Coincidentally, she was supposed to fly out on August 15, the same day the capital city fell to the Taliban, sealing their authority in the country amid frenzied panic over a return to the dark ages under them two decades ago.

“We were still at the airport and waiting to check in when shootings started outside not so far away,” Sayeed says. “All of a sudden, except for the passengers, everyone else; including police, army, security guards, custom officers, airline staff, they all left. The airport was left totally unmanaged…”

Searing visuals from a chaotic Hamid Karzai International Airport in Kabul on the night the Taliban took over the city went massively viral online; the episode continued well into the next day (and continues to even today), with the desperation to leave compelling Afghans to cling to the wheels of departing flights only to fall to their deaths mid-air.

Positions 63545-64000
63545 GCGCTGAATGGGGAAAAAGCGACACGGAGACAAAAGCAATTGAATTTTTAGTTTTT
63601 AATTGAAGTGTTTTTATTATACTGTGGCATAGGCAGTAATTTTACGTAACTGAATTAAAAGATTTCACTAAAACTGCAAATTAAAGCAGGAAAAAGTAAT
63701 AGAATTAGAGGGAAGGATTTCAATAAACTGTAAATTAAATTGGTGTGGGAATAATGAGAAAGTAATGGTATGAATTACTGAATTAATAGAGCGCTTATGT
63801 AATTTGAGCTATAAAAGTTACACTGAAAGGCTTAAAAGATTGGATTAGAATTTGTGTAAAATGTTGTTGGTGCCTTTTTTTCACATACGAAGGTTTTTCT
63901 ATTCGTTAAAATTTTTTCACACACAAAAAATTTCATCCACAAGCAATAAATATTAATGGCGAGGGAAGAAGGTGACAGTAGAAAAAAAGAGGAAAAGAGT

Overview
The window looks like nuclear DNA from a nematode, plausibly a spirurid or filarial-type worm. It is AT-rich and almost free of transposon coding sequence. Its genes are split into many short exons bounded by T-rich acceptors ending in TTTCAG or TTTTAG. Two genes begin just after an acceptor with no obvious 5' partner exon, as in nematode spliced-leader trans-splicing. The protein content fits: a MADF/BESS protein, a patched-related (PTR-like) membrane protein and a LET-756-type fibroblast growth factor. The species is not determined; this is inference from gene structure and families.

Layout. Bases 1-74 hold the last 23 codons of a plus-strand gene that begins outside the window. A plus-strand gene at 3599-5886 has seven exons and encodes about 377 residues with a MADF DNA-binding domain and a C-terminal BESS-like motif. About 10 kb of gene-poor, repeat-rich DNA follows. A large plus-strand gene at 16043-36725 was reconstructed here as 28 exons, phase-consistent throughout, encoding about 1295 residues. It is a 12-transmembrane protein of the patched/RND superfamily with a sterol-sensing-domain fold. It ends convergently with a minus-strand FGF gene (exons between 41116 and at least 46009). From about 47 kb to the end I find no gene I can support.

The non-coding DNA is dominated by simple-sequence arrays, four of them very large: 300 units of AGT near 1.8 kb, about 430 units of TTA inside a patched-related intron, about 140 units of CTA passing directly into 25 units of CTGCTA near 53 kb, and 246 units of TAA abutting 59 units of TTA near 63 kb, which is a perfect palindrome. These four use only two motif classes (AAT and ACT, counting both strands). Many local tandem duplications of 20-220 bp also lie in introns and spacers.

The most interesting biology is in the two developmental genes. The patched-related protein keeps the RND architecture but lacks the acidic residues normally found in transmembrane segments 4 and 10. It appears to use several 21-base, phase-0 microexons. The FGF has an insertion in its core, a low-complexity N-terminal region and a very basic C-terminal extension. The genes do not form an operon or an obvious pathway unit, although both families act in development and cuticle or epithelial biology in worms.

On the day of the takeover, Sayeed says the 350-passenger capacity plane she was travelling on was bursting with around a thousand people who had climbed in unauthorised. “Many of them had weapons on them,” she says. “Eventually, concerned about being robbed or worse, we decided to leave the airport.”

But it appeared the Taliban had already reached the airport gates.

Aryana Sayeed, Afghanistan’s Biggest Star, Recalls Her Hasty Exit

“They were shooting in the air to scatter people away,” Sayeed says. Journalist Maryam Nabavi, who also attempted an unsuccessful evacuation from Kabul last week, corroborated claims of the Taliban firing at the airport, in a conversation with SheThePeople. Read a first-hand, on-ground account from her here.

Shielding themselves from bullets and the ensuing pandemonium, Sayeed and her partner made their way towards a vehicle waiting for them at the airport exit. “My face was covered under hijab and my partner’s face was covered under a mask, so thankfully we were not recognised.”